The Southwestern Historical Quarterly, Volume 79, July 1975 - April, 1976 Page: 364
The following text was automatically extracted from the image on this page using optical character recognition software:
364 Southwestern Historical Quarterly
Like most of North Central Texas, the Caney Creek area of Fannin
County was a region of divided loyalties when state secession demanded a
decision few wanted to make. The decisions made were difficult-Fannin
County had voted against secession by a sizable majority. Initially most
eligible men joined local militia companies, others sought to avoid service
in the most expeditious manner possible under the circumstances, while still
others enlisted in the service when recruiting began at Bonham in July,
1861. Among those who enlisted as privates was A. L. Nelms, whose letters
to his wife provide the focus for this book.
Ultimately the Caney Creek boys were organized into the Thirty-fourth
Texas Cavalry, although they spent most of their service time as dismounted
troops. From the beginning of the conflict the Texas unit was the bane of
its many commanders; frontier individualists found it difficult to adapt to
the regimentation of the military. After tasting battle at Prairie Grove,
Arkansas, the Thirty-fourth was dismounted and used as foot soldiers, a
development which led to a wave of desertion. Not until Texas was threat-
ened by invasion did the unit distinguish itself; at Mansfield and Sabine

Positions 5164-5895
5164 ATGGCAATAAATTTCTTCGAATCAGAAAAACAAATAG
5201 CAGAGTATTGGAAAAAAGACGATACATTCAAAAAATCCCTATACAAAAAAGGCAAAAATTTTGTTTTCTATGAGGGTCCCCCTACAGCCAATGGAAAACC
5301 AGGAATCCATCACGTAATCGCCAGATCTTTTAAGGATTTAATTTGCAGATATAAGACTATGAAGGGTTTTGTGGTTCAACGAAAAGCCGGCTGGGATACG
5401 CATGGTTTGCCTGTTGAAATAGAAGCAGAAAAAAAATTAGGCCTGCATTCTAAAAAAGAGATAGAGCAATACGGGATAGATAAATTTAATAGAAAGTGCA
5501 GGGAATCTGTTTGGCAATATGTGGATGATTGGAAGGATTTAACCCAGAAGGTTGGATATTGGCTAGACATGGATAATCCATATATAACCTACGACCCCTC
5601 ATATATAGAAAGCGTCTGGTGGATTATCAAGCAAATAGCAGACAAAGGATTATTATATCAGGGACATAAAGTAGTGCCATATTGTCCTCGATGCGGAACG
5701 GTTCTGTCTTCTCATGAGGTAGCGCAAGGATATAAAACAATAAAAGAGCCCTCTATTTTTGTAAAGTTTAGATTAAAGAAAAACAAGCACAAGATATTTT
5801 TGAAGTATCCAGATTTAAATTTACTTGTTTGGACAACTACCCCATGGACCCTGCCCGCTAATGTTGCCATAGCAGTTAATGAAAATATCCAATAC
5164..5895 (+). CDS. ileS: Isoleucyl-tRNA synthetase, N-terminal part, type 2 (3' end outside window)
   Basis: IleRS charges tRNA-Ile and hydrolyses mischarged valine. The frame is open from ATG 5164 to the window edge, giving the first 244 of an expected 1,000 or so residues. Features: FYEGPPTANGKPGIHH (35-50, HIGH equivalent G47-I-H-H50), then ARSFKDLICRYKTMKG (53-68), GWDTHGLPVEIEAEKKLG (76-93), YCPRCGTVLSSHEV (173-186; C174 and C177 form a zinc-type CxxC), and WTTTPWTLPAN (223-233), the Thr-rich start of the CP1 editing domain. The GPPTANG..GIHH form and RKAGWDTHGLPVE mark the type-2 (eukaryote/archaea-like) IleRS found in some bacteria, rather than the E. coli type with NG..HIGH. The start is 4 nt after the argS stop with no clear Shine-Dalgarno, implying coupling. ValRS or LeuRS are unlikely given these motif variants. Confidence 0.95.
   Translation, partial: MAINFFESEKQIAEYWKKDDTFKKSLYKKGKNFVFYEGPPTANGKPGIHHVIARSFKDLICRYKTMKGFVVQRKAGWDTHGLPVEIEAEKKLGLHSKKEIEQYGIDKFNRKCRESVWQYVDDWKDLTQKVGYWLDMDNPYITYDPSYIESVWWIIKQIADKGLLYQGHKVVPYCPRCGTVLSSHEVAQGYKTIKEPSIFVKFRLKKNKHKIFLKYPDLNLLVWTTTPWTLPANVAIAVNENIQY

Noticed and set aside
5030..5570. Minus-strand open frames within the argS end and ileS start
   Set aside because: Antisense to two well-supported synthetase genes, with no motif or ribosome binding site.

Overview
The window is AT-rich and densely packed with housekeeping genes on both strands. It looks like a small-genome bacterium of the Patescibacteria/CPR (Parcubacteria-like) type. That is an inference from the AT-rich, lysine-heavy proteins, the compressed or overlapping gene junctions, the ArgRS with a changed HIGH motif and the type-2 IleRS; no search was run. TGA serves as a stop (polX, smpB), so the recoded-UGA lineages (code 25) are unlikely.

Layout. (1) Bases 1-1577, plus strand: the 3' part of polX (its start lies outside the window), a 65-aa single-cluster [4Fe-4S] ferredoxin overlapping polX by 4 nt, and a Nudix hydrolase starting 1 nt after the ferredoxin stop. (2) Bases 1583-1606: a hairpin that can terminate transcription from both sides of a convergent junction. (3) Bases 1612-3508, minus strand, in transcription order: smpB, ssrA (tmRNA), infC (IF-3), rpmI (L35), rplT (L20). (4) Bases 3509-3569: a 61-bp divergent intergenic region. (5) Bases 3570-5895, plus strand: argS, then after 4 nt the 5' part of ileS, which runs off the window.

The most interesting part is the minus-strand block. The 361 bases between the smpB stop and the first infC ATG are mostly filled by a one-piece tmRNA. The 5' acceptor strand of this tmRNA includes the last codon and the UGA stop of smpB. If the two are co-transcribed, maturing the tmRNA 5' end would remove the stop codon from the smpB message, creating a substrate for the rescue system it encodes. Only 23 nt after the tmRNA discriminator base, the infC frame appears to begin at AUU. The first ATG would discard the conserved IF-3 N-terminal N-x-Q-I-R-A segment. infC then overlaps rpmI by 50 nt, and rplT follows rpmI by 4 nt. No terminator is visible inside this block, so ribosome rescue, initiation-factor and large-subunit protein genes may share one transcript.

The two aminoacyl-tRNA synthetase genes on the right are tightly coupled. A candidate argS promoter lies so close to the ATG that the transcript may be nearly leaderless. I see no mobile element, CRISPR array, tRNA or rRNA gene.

Crossroads the misfits from Texas had their moment of glory.
The strength of this book lies in the sensitive treatment the author gives
to the personal lives of the southern soldier and his folks at home. The
selected letters illuminate the tragedy of the war, the divided loyalties of
the foot soldier, the problems of desertion, and the tribulation of the soldiers'
loved ones. The basic weakness of the book is the failure of the author to
pinpoint the sources of specific information. Such footnotes as exist are
merely explanatory in nature.
North Texas State University JACK B. SCROGGS
Lucadia Pease & The Governor, Letters: 1850-1857. Edited by Katherine
Hart and Elizabeth Kemp. (Austin: The Encino Press, 1974. Pp. xii+
350. Illustrations, notes. $12.50.)
This publication represents the first significant effort to make available
in print a segment of the extensive Pease correspondence in the Austin
Public Library. The publication contains the letters written by Elisha Mar-
shall Pease and his wife, the former Lucadia Christina Niles, a distant
cousin, to each other and to members of the family during the first six and
one-half years of their marriage. Included in the present edition are the
letters of Lucadia's sister Juliet Niles written during her visit to Texas.
These describe vividly and often critically her impression of life in a small
town in Texas.
Here’s what’s next.
This issue can be searched. Note: Results may vary based on the legibility of text within the document.
Citing and Sharing
Basic information for referencing this web page. We also provide extended guidance on usage rights, references, copying or embedding.
Reference the current page of this Periodical.
Texas State Historical Association. The Southwestern Historical Quarterly, Volume 79, July 1975 - April, 1976, periodical, 1975/1976; Austin, Texas. (texashistory.unt.edu/ark:/67531/metapth101203/m1/409/?rotate=270: accessed April 30, 2017), University of North Texas Libraries, The Portal to Texas History, texashistory.unt.edu; crediting Texas State Historical Association.